Key disclosure laws may become the most important government tool in asset seizures and the war on money laundering. When charged with a criminal offense, that refers to the ability of the government to demand that you surrender your private encryption keys that decrypt your data. If your data is currency such as access control to various amounts of bitcoin on the block chain, then you have surrendered your financial transaction history and potentially the value itself.
That's no mere theoretical issue in countries like Australia, South Africa and the UK that already have such key disclosure laws.
Matonis reviews the limited US case law here, and concludes:
To say the cryptocurrency bitcoin is disruptive would be an understatement. Bitcoin not only disrupts payments and monetary sovereignty, it also disrupts the legal enforcement of anti-money laundering laws, asset seizure, and capital controls. It is very likely that a key disclosure case will make it to the U.S. Supreme Court where it is far from certain that the Fifth Amendment privilege, as it relates to a refusal to decrypt bitcoin assets, will be universally upheld.
Perhaps that's something to bear in mind if you're currently using Bitcoin in the belief that they'll never be able to force you to reveal your assets and transaction history.
by Mike Masnick
Fri, Sep 14th 2012 3:01pm
from the but-the-customers-are-happy dept
Nicolas Christin, from Carnegie Mellon, recently released a fascinating research paper analyzing the Silk Road marketplace. Christin also recently appeared on Jerry Brito's Surprisingly Free podcast, which is where I first heard about the report.
There are a bunch of interesting things in the report itself, but a few key points that seemed especially interesting. The market is surprisingly stable. You might think with a very (but certainly not totally) anonymous marketplace, that seems to focus mostly on illegal products, using a really volatile currency, that the market itself would be pretty volatile as well. But the data does not suggest that at all. Also, you might expect a number of scammers to use the site, but (like plenty of regular online marketplaces), Silk Road has a rating system, and the research found that there was tremendous customer satisfaction:
On a site like Silk Road, where, as shown above, most of the goods sold are illicit, one would expect a certain amount of deception to occur. Indeed, a buyer choosing, for instance, to purchase heroin from an anonymous seller would have very little recourse if the goods promised are not delivered. Surprisingly, though, most transactions on Silk Road seem to generate excellent feedback from buyers. Table 3 provides a breakdown of the feedback ratings from 187,825 feedback instances we collected. 97.8% of feedback posted was positive (4 or 5 on a scale of 1 to 5). In contrast, only 1.4% of feedback was negative (1 or 2 on the same scale).Also, it will come as little to no surprise that the vast majority of products for sale are not what most people would consider legal. Drugs seem to represent an overwhelming percentage of items for sale, though there are also things like "books" for sale.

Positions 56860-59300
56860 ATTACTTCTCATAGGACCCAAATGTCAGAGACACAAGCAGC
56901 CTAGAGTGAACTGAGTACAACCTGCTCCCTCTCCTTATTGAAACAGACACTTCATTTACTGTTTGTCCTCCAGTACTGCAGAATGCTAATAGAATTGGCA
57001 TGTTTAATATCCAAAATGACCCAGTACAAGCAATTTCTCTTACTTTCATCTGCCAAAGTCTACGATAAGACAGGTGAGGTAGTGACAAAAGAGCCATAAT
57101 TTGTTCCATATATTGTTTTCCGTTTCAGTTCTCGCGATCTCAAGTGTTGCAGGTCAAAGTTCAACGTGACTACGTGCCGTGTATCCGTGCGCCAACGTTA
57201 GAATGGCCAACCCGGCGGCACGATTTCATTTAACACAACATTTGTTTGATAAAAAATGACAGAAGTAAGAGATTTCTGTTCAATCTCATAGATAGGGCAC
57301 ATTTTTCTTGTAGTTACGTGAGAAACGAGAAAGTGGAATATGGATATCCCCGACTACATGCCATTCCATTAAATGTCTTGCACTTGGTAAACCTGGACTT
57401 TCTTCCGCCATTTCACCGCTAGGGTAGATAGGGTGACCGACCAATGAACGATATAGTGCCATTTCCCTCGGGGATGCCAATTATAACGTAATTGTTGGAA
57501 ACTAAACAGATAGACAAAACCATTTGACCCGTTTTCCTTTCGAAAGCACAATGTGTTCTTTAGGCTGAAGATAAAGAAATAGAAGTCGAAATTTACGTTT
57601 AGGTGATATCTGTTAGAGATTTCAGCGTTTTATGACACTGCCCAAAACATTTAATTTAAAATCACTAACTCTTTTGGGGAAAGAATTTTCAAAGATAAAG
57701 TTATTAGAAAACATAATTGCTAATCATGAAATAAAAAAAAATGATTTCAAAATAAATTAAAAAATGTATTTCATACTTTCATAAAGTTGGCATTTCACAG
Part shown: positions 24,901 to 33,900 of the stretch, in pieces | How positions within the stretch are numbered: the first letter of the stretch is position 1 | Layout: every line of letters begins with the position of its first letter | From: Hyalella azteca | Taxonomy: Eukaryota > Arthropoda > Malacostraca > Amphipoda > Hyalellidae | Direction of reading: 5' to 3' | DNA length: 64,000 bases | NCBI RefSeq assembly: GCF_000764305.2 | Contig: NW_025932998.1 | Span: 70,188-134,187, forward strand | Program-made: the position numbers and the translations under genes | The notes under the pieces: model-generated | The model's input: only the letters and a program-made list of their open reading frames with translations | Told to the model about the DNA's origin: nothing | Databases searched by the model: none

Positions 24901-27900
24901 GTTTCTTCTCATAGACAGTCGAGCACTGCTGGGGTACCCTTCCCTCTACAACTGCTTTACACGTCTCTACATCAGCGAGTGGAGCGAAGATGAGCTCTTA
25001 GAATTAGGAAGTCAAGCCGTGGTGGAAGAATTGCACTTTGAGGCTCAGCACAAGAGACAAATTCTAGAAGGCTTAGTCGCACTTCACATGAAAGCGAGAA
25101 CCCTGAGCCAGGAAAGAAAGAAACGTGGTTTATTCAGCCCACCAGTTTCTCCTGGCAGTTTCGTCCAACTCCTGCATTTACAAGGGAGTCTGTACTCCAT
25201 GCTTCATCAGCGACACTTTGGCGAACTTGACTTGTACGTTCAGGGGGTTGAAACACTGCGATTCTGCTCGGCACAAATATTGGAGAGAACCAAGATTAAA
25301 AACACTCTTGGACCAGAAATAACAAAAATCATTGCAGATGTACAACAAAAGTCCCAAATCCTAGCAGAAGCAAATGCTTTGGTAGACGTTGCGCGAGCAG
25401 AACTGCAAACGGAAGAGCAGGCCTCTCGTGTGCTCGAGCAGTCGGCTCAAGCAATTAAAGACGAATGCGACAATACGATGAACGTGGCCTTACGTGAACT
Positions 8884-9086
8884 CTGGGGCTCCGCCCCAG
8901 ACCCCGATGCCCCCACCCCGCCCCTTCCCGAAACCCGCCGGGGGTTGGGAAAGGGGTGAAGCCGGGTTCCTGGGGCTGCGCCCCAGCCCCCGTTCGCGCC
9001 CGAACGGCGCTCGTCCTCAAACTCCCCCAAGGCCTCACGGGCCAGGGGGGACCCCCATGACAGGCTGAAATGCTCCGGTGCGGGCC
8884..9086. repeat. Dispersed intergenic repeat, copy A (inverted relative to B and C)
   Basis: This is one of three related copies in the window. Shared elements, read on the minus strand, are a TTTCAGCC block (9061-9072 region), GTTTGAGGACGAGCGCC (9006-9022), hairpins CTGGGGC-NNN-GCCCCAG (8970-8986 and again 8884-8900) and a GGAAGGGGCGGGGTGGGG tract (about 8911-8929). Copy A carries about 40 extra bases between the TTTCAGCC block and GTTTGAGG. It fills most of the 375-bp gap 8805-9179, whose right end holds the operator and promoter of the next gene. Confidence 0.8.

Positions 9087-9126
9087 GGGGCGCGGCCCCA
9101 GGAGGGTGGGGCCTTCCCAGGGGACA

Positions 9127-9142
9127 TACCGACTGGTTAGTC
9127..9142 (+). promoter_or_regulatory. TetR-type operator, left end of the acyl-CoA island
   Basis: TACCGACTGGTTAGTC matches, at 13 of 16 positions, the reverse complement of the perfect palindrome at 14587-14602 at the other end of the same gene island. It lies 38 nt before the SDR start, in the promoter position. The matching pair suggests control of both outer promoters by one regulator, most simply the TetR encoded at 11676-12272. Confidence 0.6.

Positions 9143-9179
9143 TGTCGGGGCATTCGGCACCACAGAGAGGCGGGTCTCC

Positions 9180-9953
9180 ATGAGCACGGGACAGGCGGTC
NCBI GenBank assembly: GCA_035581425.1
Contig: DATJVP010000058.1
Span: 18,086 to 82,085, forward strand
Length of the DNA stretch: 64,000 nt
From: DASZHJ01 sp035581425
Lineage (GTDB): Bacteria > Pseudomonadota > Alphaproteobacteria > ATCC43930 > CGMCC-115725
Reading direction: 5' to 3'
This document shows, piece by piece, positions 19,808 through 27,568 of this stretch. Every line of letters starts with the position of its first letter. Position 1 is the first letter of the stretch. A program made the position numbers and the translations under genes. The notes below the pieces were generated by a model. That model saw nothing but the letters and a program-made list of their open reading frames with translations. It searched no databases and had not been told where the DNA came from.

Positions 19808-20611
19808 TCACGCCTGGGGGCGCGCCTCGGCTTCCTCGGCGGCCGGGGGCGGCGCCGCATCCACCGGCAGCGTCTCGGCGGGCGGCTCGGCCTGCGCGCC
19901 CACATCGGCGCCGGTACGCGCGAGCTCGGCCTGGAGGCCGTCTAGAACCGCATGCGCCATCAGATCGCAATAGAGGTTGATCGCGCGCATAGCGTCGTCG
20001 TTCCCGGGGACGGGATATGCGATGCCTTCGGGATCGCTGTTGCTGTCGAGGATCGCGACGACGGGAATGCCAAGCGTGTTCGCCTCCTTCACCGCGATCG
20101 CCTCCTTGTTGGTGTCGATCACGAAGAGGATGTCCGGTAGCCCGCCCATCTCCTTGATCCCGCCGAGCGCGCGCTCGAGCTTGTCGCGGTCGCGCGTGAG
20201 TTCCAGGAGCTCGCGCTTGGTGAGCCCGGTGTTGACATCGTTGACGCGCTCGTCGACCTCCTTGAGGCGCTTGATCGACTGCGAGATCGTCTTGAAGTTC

The report also notes various ways that such a site might be disrupted... and you have to imagine that law enforcement has been working on doing exactly that. It won't surprise me at all to find out that the operators of the site eventually do get tracked down, but I doubt that will stop these kinds of marketplaces from existing.
by Mike Masnick
Tue, May 15th 2012 11:56am
from the why-that's-so-2011 dept
The report is pretty even-handed, actually. It notes that there's a reasonable likelihood that "malicious actors will exploit Bitcoin to launder money." However, it at least admits, noting that this is no different than cash, that users of Bitcoin "value the currency for many of the same reasons people trust Federal Reserve notes: they believe they can exchange the currency for goods, services or a national currency at a later date." It does highlight some "unique features" that make Bitcoin especially suited for illegal activity -- but most of those just seem to be examples of Bitcoin being used for questionable activity, rather than specific features of Bitcoin.
It also suggests that the FBI isn't that worried about the fact that some uses of Bitcoin can be anonymous -- noting (correctly) that it's not as anonymous as some people think, and good old fashioned detective work can often uncover the people:
Although Bitcoin does not have a centralized authority, the FBI assesses with medium confidence that law enforcement can discover more information about, and in some cases identify, malicious actors, if the actors convert their bitcoins into a fiat currency. Thirdparty bitcoin services may require customers to submit valid identification or bank information to complete transactions. Furthermore, any third-party service that qualifies as a money transmitter, and therefore a MSB, must register with the FinCEN and implement an anti-money laundering program.All in all, I actually expected more hyperbole and fear mongering, but seeing as this was meant for internal use, rather than for political gain, it seems like the paper was pretty even-handed. Of course, none of that matters at all if no one is using Bitcoin any more...